The next step will require the services of a MA licensed Soil Evaluator to perform the official soil evaluation and percolation testing. This testing is witnessed by the local Board of Health and typically involves submitting an application along with a fee payment. The testing will involve the excavation of several deep (10 ft. plus) holes in the proposed system location, so you will need a larger backhoe.  You (or your excavating contractor) will need to obtain a “dig-safe” number and a Trench Permit (issued by the town).

Soil Evaluation

Soil Evaluation

The soil evaluation will determine the depth and suitability of the soil, the elevation of the estimated seasonal high groundwater and the percolation rate. These items are all used in determining the elevation of the system components as well as the size of the SAS.

If you have a property that has high groundwater and the good soils are saturated (can’t perform the percolation test), then a soil sample can be taken to a State Certified Soils Lab to perform an analysis to determine the classification for establishing a percolation rate. This is only allowed for system replacement when no increase in flow is proposed.

Speaking of flow, the Code requires you to use a design flow based on the total number of bedrooms. If you have a house with more than 10 rooms, you are required to do a mathematical calculation to arrive at the bedroom count. The Code uses 110 gallons per day per bedroom with a three bedroom minimum design. Some towns require a higher design flow amount.

Now you can take all of this information and do the design for your septic system! The Code has a listing of all the items that must be presented on the design plan and some towns have additional content requirements.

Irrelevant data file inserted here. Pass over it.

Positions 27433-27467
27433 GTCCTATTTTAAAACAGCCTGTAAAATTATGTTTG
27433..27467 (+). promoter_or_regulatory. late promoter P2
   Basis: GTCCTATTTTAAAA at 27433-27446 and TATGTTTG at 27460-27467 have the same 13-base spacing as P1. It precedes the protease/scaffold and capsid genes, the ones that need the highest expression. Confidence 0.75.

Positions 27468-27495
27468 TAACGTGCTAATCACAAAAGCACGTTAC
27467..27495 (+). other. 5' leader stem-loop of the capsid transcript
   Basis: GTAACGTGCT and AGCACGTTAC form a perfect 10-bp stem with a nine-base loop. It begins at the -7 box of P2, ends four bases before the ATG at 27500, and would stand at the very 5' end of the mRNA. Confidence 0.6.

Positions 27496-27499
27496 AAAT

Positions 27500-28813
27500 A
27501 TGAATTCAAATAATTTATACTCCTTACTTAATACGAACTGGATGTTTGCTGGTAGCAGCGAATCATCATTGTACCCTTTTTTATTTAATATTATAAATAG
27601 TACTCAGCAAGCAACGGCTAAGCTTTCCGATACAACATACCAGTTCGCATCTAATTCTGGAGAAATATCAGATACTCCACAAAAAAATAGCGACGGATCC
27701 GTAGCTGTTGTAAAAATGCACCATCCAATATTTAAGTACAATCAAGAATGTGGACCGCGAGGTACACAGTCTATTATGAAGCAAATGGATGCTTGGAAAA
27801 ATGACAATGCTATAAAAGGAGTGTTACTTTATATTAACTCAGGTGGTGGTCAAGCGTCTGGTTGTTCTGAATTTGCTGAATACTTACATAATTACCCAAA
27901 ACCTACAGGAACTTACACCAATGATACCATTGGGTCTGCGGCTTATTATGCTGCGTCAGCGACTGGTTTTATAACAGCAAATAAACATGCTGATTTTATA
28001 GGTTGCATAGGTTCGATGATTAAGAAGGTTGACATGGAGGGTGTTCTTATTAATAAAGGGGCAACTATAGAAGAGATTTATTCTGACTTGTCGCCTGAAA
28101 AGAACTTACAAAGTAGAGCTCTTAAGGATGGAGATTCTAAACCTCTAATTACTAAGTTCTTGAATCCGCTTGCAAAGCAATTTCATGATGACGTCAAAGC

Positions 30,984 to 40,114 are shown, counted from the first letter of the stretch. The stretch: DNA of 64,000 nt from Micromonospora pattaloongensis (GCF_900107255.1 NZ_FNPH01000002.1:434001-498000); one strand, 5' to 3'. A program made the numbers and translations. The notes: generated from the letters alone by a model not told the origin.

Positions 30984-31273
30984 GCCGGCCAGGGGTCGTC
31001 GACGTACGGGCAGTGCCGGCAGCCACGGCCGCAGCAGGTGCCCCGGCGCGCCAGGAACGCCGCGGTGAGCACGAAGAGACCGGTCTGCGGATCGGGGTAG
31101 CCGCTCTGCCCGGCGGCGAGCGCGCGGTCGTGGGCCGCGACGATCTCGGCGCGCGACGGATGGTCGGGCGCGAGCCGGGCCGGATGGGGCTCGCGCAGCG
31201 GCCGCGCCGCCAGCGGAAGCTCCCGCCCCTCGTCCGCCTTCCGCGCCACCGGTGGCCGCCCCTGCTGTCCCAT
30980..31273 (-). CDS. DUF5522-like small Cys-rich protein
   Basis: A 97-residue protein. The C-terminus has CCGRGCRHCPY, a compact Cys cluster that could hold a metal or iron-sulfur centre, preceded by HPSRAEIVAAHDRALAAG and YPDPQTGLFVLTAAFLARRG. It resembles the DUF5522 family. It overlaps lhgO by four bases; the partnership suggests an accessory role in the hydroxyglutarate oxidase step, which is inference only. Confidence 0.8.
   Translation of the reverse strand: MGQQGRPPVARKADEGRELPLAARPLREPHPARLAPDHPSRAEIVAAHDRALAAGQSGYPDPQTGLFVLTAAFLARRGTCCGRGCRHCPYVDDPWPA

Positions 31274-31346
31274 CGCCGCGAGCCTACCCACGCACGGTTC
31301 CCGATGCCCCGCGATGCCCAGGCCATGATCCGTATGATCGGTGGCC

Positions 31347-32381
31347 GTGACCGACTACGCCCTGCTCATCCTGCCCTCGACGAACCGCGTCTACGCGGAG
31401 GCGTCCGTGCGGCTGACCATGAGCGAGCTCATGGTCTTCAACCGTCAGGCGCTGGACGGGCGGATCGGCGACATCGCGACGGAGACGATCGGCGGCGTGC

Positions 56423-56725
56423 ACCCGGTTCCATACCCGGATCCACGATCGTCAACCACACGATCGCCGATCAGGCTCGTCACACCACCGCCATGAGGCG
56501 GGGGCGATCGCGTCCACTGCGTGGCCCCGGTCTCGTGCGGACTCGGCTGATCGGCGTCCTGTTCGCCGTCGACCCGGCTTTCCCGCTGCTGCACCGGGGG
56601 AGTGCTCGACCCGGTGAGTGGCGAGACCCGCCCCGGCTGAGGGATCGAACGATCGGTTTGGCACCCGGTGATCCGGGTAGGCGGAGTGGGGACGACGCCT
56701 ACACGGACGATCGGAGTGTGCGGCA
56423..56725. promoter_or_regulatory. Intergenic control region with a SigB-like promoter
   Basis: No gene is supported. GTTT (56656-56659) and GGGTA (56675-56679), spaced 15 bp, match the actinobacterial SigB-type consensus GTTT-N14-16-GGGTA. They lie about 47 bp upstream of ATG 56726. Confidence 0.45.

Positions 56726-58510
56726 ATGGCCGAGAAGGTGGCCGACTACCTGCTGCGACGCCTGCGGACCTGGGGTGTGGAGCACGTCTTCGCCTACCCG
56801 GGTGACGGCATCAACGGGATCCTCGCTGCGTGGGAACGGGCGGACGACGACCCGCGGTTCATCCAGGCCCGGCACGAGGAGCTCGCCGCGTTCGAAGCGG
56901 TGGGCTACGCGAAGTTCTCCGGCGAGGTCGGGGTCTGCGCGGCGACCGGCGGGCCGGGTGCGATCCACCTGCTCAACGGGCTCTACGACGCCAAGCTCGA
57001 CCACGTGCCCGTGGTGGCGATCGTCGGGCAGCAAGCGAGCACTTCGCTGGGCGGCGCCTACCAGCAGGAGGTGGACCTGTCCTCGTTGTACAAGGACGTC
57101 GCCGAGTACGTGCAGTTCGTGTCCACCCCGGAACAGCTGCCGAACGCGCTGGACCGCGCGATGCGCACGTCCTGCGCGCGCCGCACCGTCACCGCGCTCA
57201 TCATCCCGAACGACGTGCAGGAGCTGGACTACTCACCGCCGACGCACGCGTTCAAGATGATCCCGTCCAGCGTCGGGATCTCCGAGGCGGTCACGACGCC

In Massachusetts, the final design plans that are submitted to the Board of Health for approval must be prepared by a Registered Sanitarian or a Registered Professional Engineer.

Maybe the “do-it-yourself” method is not a good idea.

However, by knowing what is involved with this process and the multiple options for replacing a failed septic system, you can use this knowledge in hiring the Sanitarian or Professional Engineer who will work closely with you in preparing a final plan that is best suited for your property.

12 Steps to replace a Septic System

Saturday, April 12th, 2008

For those non-city folks that rely on a septic system instead of a city sewer, having a failed septic system is a major headache. It is amazing to hear the horror stories, as well as, the vast amount of mis-information being circulated about septic tanks, leaching systems, septic system repair costs, etc.

With over 30 years of experience in the design engineering of subsurface sewage disposal systems, commonly called “Septic Systems”, I’ve prepared this easy to follow 12 step outline as a guide in replacing a Septic System. There is one very important pre-qualification before you start, you need to retain a qualified professional civil engineer or registered sanitarian. I have to stress the word “qualified”, unless you want to enjoy being the leading role in the next release of “Horror Stories from the Leaching Field”. Take the time to do a little homework, such as going to your local Health Board office and asking what civil engineers are designing septic systems in your Town and whose design plans are typically approved without having to be sent back for corrections and revisions. Once you get a few names, do a little research on the web, Better Business Bureau, etc. Then you should contact these civil engineers and talk with them about your problem septic system and ask for a written proposal that will outline the tasks and costs. Just like you wouldn’t eat a rotten piece of fruit, if you don’t have a good feeling about a particular civil engineer, then do not hire him!